A lot of talk is swirling around about what (or who) is relevant and what (and who) is not. Two things in particular come to my mind and only one involves a comb-over. I might not be Brian Williams, but I do feel it's important to report on relevant issues like the debate over what metrics a blogger and a brand should use to determine if he or she would be a successful partner. Brands currently rank and recommend on mere page views. This system is great for those bloggers who started early and have continued to write consistently. But, where does this leave the hundreds of thousands of other quality bloggers with superb content yet small readership?
Unfortunately, it provides a disproportionate advantage to those bloggers who may have started in 2008 along with those who continue to be great marketers. Using page views as a proxy is not the best way to determine the top blog content and certainly not the best way for marketers to determine which bloggers they should work with when it comes to promoting their products.
Ask yourself this question: In the past what has made you love a particular article? What made you want to share it with your friends or colleagues? Has the answer ever been popularity? Doubtful. Previous brand/blogger collaborations have proven that partnerships based off of only page views is no longer the best option to drive sales. This is mainly because readers can literally read through the lack of brand/blogger authenticity in the partnership. If a blogger has never previously written about or, for example, used a particular brand it is likely the readers will see through the collaboration and call its bluff.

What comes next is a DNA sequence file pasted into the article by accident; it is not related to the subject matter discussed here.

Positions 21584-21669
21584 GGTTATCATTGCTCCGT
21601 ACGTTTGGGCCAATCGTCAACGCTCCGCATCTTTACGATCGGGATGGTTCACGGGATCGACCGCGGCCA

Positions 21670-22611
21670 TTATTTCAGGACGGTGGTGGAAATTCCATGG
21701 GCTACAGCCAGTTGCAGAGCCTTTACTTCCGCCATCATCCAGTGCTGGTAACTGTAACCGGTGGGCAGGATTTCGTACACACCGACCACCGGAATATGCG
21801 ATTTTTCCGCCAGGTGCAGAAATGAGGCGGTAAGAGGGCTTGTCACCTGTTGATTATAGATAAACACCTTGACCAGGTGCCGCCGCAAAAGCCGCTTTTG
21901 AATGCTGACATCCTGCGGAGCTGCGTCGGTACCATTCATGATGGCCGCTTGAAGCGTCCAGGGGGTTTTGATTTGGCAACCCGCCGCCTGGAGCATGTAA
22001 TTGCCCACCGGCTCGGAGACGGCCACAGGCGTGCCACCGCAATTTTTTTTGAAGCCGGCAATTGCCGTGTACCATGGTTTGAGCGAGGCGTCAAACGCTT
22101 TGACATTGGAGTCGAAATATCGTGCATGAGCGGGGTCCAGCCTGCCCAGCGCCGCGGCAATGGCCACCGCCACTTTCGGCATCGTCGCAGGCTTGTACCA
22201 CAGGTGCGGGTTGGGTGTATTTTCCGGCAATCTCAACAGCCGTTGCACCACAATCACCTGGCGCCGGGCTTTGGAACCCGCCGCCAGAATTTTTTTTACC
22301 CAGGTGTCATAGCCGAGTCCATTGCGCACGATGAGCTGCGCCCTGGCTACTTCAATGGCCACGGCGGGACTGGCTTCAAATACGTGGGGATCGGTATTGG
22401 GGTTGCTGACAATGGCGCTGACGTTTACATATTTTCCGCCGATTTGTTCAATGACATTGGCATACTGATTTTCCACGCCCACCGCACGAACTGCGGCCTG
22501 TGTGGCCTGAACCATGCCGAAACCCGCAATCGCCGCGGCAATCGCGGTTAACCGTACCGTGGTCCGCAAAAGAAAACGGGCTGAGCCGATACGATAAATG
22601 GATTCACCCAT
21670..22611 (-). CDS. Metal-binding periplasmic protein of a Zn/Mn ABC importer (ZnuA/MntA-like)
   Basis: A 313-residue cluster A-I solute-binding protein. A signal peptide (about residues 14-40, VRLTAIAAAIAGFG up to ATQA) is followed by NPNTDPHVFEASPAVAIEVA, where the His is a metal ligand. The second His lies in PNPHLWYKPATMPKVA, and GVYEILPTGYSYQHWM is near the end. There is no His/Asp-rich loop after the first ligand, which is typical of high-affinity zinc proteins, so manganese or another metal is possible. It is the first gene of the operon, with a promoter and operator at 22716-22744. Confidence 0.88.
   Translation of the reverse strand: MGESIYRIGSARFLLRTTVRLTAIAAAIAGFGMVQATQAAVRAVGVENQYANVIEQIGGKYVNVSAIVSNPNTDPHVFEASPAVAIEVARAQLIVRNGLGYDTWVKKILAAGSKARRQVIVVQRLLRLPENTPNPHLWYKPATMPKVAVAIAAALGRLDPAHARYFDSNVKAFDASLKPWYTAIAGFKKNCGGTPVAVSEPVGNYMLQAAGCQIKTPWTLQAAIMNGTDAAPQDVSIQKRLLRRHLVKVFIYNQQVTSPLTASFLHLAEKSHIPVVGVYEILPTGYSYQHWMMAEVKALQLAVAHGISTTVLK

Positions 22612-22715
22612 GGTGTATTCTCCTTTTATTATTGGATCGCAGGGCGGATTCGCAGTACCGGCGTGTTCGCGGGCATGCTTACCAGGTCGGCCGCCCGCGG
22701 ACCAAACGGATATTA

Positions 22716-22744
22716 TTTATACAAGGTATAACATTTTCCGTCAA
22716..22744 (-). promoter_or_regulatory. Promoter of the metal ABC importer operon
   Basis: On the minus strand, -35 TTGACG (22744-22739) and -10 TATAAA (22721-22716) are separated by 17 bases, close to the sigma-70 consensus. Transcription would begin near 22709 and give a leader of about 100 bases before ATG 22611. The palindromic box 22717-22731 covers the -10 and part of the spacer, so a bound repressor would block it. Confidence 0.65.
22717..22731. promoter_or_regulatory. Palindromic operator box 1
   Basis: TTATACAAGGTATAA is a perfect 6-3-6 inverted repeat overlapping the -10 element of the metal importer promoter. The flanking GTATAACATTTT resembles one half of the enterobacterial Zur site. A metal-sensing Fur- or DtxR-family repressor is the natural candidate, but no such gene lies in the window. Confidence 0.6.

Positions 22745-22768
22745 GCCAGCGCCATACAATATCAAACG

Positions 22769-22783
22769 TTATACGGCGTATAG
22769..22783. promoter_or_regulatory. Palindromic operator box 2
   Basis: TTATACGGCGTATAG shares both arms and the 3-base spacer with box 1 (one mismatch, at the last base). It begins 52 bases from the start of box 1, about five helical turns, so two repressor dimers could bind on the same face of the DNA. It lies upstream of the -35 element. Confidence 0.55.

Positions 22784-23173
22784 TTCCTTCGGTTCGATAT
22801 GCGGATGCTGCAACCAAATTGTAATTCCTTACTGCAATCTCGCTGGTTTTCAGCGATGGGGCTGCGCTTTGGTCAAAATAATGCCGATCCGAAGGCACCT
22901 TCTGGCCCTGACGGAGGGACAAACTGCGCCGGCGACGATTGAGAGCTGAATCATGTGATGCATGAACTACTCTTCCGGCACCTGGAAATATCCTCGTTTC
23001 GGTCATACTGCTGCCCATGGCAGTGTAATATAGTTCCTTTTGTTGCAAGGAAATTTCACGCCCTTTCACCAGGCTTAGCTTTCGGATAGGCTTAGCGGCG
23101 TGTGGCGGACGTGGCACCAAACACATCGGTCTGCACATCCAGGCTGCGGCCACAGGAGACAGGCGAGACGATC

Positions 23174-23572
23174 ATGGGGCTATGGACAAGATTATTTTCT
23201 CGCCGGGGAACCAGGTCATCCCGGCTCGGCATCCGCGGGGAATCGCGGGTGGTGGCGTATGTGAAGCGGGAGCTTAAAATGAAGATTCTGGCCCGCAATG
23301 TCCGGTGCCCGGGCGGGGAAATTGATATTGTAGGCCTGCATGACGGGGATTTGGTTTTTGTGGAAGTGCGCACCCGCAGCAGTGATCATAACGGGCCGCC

Right now there are a majority of brands who are starting to jump on the blogger bandwagon but it seems no one is quite sure how much gas the bandwagon has or where to navigate it. If brands can't figure out the true value created from working with bloggers, in the future, they will stop.
When determining what type of bloggers to work with for an upcoming campaign, brands must look at three factors: (1) engagement, (2) relevance, and (3) relate-ability to the readers. The current yet outdated system of choosing to work with bloggers based on page views is only giving brands the ability to reach a subset of the desired audience. If they put the emphasis on engagement, relevance, and relate-ability instead, they would be able to reach a higher number of interested audience members without having to create as much unwanted promotional noise for everyone else.
According to the 400,000 netizens who have signed the petition on SignOn.org, "Donald Trump does not reflect the 'magic of Macy's." As the Trumpster's brand collaboration with Macy's has recently demonstrated, recognition and popularity isn't what determines a great partnership.
Yes, that really just happened.